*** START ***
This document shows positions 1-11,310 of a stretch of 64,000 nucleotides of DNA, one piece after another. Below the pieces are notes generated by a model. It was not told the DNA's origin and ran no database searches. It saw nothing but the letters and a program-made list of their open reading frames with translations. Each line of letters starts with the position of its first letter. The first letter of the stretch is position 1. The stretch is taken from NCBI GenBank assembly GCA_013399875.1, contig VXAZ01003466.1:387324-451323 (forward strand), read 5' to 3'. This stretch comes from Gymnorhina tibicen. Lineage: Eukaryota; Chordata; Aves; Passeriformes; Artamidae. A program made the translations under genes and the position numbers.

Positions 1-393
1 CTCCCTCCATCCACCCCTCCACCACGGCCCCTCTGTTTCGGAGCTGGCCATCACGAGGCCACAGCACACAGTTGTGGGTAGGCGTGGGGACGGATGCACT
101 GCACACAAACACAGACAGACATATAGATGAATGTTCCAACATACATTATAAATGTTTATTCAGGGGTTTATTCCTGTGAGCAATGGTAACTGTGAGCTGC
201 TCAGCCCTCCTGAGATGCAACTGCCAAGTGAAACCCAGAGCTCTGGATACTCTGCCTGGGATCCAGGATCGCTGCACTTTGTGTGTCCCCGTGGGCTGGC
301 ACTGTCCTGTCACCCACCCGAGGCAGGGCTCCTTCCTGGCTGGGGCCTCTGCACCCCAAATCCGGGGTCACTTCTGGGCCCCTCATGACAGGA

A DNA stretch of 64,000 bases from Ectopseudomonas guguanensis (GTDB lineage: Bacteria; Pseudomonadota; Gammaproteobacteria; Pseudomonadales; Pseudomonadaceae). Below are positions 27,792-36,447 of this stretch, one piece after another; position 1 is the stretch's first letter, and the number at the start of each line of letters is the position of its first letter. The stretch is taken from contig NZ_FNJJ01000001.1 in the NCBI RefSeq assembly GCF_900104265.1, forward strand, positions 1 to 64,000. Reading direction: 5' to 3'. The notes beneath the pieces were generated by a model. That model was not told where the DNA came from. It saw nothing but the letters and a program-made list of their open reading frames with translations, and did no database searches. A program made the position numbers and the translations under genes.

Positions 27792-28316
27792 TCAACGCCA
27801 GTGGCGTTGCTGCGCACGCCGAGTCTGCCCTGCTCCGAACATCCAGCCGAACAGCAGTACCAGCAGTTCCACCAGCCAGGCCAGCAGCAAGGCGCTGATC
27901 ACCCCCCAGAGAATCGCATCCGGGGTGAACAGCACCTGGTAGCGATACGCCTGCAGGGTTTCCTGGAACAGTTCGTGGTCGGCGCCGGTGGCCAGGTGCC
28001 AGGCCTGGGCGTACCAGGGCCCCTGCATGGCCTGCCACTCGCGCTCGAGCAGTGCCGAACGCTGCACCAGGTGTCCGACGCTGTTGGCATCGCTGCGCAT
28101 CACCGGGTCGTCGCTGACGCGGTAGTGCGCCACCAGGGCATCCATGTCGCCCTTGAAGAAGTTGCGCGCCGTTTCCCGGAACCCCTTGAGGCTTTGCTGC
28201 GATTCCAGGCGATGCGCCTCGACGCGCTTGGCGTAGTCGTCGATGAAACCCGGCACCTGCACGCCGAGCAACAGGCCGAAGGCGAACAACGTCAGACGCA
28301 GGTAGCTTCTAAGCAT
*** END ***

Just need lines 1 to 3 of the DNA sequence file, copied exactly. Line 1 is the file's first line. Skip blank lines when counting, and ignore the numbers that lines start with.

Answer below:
This document shows positions 1-11,310 of a stretch of 64,000 nucleotides of DNA, one piece after another. Below the pieces are notes generated by a model. It was not told the DNA's origin and ran no database searches. It saw nothing but the letters and a program-made list of their open reading frames with translations. Each line of letters starts with the position of its first letter. The first letter of the stretch is position 1. The stretch is taken from NCBI GenBank assembly GCA_013399875.1, contig VXAZ01003466.1:387324-451323 (forward strand), read 5' to 3'. This stretch comes from Gymnorhina tibicen. Lineage: Eukaryota; Chordata; Aves; Passeriformes; Artamidae. A program made the translations under genes and the position numbers.

Positions 1-393
1 CTCCCTCCATCCACCCCTCCACCACGGCCCCTCTGTTTCGGAGCTGGCCATCACGAGGCCACAGCACACAGTTGTGGGTAGGCGTGGGGACGGATGCACT